There is No Wake-Up Call
In an email I wrote to a friend recently I said something that didn't fully sink in at the time, but dawns on me a little more every day: it's weird when your dreams become reality.
I was expecting joy. I was expecting excitement. I wasn't expecting weird. I've been fostering this hope of moving to another city, of finding the right art school for so long it seems like the last month has been happening to someone else...It's a strange feeling; the complete lack of familiarity in surroundings is almost enough to make one doubt the continuity in the person
. Now and then I stop and think, wait, this is *me* sitting in this classroom isn't it? This is *me* seeing mountains whenever I look up...
But it's not nearly as disorienting and frightening as I thought it would be. I don't feel like I'm reinventing myself, but the newness makes everything, even tried and true personality traits, feel fresh. Which is not to say that it does not suck from time to time, because it does. Sometimes. Like when all you want to do is get home and collapse, but instead you get lost and have blisters on your feet by the time you finally figure out where you're supposed to go...
But mostly it's been good.
With each day I become a little more convinced this is for real. And little by little I'm allowing myself to believe that this isn't a one off. That there are other goals I might be able to turn into something other than a fever dream.
-------------Home Again, Home Again, Jiggity Jig
One of the best things about the move has been my new living situation. The space I share with Joanna is small, but we get along so well it's not an issue, and amazingly we've already settled into a comfortable domestic routine. Most nights we wind up in front of the TV knitting and talking smack about whatever show we're half watching. Between Jo and Janet I've managed to get a pretty good grasp of local geography and politics all the while avoiding what is probably the hardest part of moving someplace new: not knowing anybody you'd want to hang out with.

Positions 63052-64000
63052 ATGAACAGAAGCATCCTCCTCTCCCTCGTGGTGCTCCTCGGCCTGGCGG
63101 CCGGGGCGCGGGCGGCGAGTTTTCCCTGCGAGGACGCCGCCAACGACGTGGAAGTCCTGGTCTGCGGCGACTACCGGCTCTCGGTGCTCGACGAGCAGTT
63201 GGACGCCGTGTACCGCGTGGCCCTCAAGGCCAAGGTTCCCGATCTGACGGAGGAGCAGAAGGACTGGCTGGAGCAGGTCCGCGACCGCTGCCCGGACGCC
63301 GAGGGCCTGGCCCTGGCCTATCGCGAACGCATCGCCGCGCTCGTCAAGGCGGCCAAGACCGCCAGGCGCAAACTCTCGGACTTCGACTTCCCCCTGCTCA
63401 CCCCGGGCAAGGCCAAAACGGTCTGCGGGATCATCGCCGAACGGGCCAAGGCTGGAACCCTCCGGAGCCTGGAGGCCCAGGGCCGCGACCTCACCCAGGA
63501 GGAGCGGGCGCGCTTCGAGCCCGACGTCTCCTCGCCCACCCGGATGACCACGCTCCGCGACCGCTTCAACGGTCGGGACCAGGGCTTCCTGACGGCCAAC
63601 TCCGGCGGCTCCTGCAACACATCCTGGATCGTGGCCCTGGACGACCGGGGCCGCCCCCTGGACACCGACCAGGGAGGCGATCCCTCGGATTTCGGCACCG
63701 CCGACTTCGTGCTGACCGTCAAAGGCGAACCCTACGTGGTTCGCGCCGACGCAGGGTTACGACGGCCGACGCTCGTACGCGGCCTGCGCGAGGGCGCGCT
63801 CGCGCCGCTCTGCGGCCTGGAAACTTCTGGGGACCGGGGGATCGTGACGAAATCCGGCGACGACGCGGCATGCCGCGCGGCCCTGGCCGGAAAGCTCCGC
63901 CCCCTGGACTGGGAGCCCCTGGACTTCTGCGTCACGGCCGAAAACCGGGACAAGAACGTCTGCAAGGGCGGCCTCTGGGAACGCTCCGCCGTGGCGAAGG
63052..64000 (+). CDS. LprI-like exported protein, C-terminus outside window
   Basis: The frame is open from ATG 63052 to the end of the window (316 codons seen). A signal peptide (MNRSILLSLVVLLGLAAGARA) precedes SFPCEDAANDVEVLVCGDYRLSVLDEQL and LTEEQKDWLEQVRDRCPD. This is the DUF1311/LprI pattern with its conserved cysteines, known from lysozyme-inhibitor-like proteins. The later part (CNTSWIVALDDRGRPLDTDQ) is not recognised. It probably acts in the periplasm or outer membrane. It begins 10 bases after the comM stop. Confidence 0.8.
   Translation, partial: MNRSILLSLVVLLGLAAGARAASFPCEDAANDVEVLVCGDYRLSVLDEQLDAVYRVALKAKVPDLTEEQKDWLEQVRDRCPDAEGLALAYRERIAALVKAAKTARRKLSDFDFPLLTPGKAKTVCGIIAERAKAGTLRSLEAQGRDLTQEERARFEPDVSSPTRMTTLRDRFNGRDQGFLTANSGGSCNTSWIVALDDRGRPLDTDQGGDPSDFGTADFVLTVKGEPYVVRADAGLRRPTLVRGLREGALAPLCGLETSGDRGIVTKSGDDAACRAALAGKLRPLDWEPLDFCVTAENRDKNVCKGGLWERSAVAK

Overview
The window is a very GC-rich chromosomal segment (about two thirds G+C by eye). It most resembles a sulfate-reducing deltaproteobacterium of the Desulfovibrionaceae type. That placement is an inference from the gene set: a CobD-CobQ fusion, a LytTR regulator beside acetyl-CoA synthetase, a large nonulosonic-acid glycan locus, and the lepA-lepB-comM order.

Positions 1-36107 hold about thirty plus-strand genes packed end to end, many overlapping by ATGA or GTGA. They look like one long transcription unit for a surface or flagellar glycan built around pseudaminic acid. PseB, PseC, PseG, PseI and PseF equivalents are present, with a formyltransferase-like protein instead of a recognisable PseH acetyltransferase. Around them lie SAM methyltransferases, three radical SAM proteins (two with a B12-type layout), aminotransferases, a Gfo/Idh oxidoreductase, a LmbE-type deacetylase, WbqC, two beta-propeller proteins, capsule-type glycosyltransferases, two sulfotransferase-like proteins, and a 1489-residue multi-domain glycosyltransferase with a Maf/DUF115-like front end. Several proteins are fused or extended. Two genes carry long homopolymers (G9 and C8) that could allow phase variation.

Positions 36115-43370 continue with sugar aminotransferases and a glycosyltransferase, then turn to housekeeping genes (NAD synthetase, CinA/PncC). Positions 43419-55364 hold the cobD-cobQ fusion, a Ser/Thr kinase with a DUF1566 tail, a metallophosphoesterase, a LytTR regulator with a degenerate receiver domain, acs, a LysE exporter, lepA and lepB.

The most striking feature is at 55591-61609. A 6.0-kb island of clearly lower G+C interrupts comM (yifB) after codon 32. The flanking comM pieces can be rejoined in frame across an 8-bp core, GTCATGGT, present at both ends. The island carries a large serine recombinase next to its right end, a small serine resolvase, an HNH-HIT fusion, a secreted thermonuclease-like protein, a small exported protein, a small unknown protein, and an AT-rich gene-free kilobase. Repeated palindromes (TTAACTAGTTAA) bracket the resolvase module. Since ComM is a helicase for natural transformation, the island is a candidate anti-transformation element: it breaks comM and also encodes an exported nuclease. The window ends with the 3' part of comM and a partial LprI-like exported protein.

As far as school is concerned, I'm in heaven. It's true that education out = energy in
, but it also helps if your institution is bringin' it, and ECUAD is. This week we toured the research facilities and I just about peed myself with excitement. Between the Intersections Digital Studios (IDS)
, Prototyping Media, and Programming Studio (PMP)
, and Code Lab there are enough fancy toys to keep you dreaming for decades.
IDS consists of a huge motion capture studio
(one of the largest in North America), 3D scanner/printer, interactive electronics and wearables lab
(think: clothing = circuitboard), and an editing suite that can handle the massive files of a Red camera (i.e. about 28 times the resolution of current HiDef footage).
The only reason I didn't *actually* wet myself is that most of this is off-limits to undergrads unless you're interning or working on a special (read: so-brilliant-you-probably-shouldn't-be-i
n-school) project. The exception is CodeLab, the artist in residence program. Simon Levine, the AiR this year, is developing a project that explores the implications of the surveillance being put in place for the Olympics and extended an invite to students to help him work on it. Time permitting (hah...) I'd like to get involved somehow, not the least reason for which is that it will be presented sometime during the actual Olympic "celebration*".
My actual classes are humming along too. I've got some great teachers, but am particularly fond of Lucinda (analog photography), and Christine (film editing). We've already got two projects under our belts which just goes to show how lazy and distracted I'd been in the last couple of years. Who knew you could get shit done by just...deciding to do it?? It feels good, after some false starts, to be learning some skills I wouldn't mind employing in a career.
There's more I wanted to say. About how friendly people are. About how good the sashimi is (it's good, people. It's good.) About how many classic cars are out on the roads...About how nice it will be to visit Montreal at Xmas...But...another time.
I'll leave you with some...Vancouver Fun Facts:
The city is hilly as fuck. 95% of the time you will be walking up or down a steep incline. The other 5% of the time you will be resting at an intersection.
There are more Starbucks cafes than people. I'm beginning to suspect it's a cult.
A cannon goes off in Stanley park every night at 9:00 sharp.
When waiting for a bus, people do not line up, they clump.
Good night :)
*Which I am quickly coming to realise will in fact be a two-week-long pain in the ass, neck, and everything in between.